Apparently comprising recordings from 1996 right up to the year of its release, Kaleidoscope
continues on from the proper DJ Food
debut A Recipe for Disaster
with a collection of beat-heavy turntablist productions that often hit the high peaks of their close friends Coldcut
. Since P.C.
and Strictly Kev are
DJs first and foremost, Kaleidoscope
has an atmosphere of cut'n'paste schizophrenia, experimental risk-taking, and rampant comedy reminiscent of their previous mix-album assignments (the Warp compilation Blech
's Journeys by DJ
As on A Recipe for Disaster
however, the production is much
better than listeners should expect from a pair of turntable-twisters. Jazz is undeniably the backbone of this album, straight from the opener "Full Bleed" where a raw drumkit pounds out stuttered breakbeats with plenty of high-maintenance cymbal work. There are references to all sorts of jazzcats from the cool era, including the fiery Quincy Jones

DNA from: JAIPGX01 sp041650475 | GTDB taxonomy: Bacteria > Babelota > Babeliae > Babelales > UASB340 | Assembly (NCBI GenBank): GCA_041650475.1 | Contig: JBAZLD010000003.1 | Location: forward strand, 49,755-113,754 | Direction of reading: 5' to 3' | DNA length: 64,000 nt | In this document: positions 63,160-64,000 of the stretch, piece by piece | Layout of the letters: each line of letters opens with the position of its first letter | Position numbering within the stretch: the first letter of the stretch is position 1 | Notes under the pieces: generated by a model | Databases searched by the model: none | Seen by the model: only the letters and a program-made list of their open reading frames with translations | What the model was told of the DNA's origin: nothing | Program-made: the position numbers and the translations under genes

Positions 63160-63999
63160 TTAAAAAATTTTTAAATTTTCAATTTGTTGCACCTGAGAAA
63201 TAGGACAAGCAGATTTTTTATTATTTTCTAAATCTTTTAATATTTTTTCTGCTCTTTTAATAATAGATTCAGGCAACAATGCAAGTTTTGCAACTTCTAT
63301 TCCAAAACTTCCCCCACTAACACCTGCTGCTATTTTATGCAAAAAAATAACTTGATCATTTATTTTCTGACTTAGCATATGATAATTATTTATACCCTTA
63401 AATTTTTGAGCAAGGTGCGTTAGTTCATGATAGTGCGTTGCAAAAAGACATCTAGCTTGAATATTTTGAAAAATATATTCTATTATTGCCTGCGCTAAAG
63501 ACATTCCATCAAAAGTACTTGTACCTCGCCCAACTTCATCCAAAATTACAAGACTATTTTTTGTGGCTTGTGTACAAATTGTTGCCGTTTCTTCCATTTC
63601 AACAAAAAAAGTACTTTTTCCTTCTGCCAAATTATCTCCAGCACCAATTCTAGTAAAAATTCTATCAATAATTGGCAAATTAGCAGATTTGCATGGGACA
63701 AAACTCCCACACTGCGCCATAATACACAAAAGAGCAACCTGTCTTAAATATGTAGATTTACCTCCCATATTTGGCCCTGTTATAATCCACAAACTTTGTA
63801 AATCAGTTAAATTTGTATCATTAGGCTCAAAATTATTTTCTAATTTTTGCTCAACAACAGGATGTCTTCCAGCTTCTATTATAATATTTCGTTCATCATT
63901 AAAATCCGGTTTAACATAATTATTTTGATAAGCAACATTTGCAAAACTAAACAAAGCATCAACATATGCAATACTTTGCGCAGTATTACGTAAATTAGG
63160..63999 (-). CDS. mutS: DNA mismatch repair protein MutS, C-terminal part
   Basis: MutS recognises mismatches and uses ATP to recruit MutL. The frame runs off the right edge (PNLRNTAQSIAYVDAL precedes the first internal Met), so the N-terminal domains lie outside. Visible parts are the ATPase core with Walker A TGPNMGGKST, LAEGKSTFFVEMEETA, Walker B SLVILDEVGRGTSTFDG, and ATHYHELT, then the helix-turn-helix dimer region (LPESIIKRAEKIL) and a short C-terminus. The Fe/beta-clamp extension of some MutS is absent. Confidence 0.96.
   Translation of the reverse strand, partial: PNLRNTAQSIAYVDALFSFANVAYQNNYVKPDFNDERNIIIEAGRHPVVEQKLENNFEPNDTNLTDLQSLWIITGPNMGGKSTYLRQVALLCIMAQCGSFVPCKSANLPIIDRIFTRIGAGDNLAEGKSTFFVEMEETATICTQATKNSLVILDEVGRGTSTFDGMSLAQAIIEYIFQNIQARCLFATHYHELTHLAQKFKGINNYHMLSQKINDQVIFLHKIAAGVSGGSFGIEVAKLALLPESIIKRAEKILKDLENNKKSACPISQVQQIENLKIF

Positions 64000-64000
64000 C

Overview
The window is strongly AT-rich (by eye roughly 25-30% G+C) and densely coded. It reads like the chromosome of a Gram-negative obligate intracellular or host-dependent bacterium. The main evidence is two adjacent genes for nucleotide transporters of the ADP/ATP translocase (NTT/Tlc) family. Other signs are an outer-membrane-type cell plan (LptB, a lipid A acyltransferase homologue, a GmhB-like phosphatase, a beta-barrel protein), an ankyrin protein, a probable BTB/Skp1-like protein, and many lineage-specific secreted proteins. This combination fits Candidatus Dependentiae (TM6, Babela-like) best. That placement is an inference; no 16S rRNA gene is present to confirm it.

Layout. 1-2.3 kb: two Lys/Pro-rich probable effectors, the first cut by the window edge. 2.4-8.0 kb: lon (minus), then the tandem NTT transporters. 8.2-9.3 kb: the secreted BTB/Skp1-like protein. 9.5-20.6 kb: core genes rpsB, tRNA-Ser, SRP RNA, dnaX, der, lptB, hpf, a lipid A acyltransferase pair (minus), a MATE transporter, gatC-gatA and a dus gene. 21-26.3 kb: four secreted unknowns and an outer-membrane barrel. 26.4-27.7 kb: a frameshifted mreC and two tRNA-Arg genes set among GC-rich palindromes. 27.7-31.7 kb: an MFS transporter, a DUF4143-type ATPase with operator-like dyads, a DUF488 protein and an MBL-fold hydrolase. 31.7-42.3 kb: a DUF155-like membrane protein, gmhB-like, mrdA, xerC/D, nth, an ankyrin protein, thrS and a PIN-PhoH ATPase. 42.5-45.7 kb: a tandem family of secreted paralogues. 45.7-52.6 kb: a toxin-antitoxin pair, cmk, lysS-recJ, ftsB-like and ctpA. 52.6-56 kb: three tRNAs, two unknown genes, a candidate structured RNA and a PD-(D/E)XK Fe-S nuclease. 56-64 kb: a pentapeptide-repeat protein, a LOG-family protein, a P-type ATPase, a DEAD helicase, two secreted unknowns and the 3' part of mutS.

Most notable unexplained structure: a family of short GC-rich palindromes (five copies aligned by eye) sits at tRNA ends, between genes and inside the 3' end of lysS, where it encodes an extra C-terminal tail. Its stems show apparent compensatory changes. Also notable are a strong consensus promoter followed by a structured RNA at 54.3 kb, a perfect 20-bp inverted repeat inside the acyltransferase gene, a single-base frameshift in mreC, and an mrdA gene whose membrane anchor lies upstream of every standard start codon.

sample that drives "The Riff" and the collaboration with jazz poet Ken Nordine
on "The Ageing Young Rebel." The most inventive track is undoubtedly "Break," which turns a spoken-word piece by Lightnin' Rod
dealing with billiards (pun definitely intended) into a turntablist high-wire act by repeatedly cutting off the audio between syllables. Even when you've put aside the high-profile musical references and silly sense of humor, though, Kaleidoscope
remains a great album. Even "Nocturne" and "The Crow," a pair of downtempo tracks with little (on the surface) to recommend them, are still very compelling. With productions these strong, perhaps it's time for P.C.
and Strictly Kev
to strip the DJ from their albums just to make sure no one confuses them with part-time producers.